She was born Delfina Josefina Blanco, on 19 March 1893, in the tiny village of San Jose del Muerto, near the town of Villa de Guadalupe, San Luis Potosi, Mexico. Another account gives grandmother’s birth date as taking place in 1882. She came to the United States in 1905, immigrating legally at the side of her husband, Isidoro Cantu (28 April 1876-1 September 1970). He came as one of many who came to work on the Missouri Pacific Railroad. The family followed the railroad, living first in Flatonia, Texas between 1905 and 1908. In 1910 they were in Lockhart, before finally settling down to stay in Hunter Texas, just south of San Marcos, sometime in 1911.
This picture would have been taken sometime in 1912. At grandmother’s side is my uncle, Jose Cantu, born in August 1910. We hear much talk today about poverty, and about the negative effect it has on people. Please! Such nonsense! The government’s answer is to throw money at the problem, and in that manner will ensure that family’s ruin for generations to come. Her family was extremely poor, but Grandmother would never have stood for the dole. For Grandmother, there was but one way out of poverty, and she preached it vigorously all her life. It was simply this, EDUCATION COUPLED WITH HARD, BACKBREAKING WORK!
Work, in her view, is for the salvation of the soul! She maintained, despite the trials and poverty of her life, a “better than thou,” attitude concerning those who were satisfied with mediocrity. Despite all opposition, and dire poverty, she was an aristocrat by nature. Her children were not permitted to associate with those she termed, “gente corriente,” which translates roughly to “common rabble.” In that vein, she viewed as beneath her many of those around her.
With her almost desperate need for cultivation, her Puritan like attitude, and her utter respect for virtue, those of a lesser world separated themselves from hers by their uncouth gutter language, lack of manners, and absence of morals. As she saw it, despite all poverty, one could still represent oneself before the world as a cut above. She preached loftiness of thought, and she lived it. She who had no education, saw to it that her children pushed for such vigorously. Despite poverty, and being uneducated herself, she somehow scrimped and saved, and managed to send her daughters to a school in Laredo run by a Protestant group. There they labored to learn the King’s English and Castilian Spanish, both of which they mastered. There also they were lectured on Emily Post’s rules of etiquette.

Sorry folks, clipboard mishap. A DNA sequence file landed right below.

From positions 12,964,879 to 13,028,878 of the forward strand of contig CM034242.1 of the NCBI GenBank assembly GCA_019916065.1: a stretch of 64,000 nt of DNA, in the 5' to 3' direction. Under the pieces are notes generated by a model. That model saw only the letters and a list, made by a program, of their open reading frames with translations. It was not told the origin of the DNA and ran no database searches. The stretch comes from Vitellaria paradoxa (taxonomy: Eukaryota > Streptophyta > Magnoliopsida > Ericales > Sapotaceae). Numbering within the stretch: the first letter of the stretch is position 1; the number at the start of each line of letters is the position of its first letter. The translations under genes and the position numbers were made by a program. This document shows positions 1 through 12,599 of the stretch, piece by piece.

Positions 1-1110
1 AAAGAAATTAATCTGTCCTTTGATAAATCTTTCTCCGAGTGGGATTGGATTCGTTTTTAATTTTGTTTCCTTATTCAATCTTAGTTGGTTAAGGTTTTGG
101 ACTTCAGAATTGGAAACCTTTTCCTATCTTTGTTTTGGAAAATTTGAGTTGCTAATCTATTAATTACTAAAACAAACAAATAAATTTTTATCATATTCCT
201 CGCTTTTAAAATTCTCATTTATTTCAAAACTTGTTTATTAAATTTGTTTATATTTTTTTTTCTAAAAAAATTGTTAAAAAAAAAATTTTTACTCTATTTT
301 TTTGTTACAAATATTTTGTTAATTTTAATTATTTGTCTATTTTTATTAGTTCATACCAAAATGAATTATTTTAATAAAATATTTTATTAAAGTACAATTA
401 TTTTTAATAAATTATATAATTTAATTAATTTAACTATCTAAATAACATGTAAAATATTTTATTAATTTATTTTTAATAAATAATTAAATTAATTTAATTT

This was not the norm for Hispanic children of that era, but grandmother had a vision for her children. You may look on a 1940 Census sheet for rural Guadalupe County, in the Zorn area. Neighbors with names like Voss, Dreibrodt and Dietert grace those pages, with the highest grade found for them being grades 8 and one 9. Among Hispanics grade 3 was the average grade reached. And then one will come to my mother’s name: Elizabeth Cantu, College, one year! She was the only person, Anglo or Hispanic, of eleven pages of that rural area census with any college, this the result of Grandmother’s aspirations for her children. During a time when race was an issue and such was unheard of, mother roomed with the Voss family while she taught school, (Rudy Voss and his wife completed the 8th grade.)
Grandmother’s view on life is reflected in her descendants, any, that is, who resolve to adhere to her high standards. When I was about 14, I resolved to get her advice on life. What could she tell me that would help me in my future, something inspiring, to be sure..but .what? I, of course was expecting something grandiloquent, something impressive. I see her plainly. She was washing dishes, and she paused to look out her tiny kitchen window, deep in thought. Finally, she replied in two words, “Sed noble.” That was it? Two words? I was sorely disappointed, but she would say no more.
It took me nearly thirty years for the impact of those words to sink in, for I had not understood, but then, understanding came, and how profound the thought! Grandmother Delfina was impoverished as to material things to the end of her days, but those two words, carefully and thoughtfully given, reflect a mind rich in all that really matters, and I cherish them as a guide today.
How grateful I am to you, Grandmother Delfina, for now I understand. One of the definitions of the Spanish word “nobleza” is this one: “total ausencia de maldad en una persona, en su comportamiento, su actitud o sus acciones.” Interpreted it is, “The total absence of evil in a person, demonstrated in his behavior, his actions, and his way of life.”
“Sed noble,” she counseled me. It is my humble prayer that I, my children, and my children’s children after them, as well as those who can call themselves her descendants, become as that counsel; counsel so sacred, so exalted, and so profound. “Sed Noble.”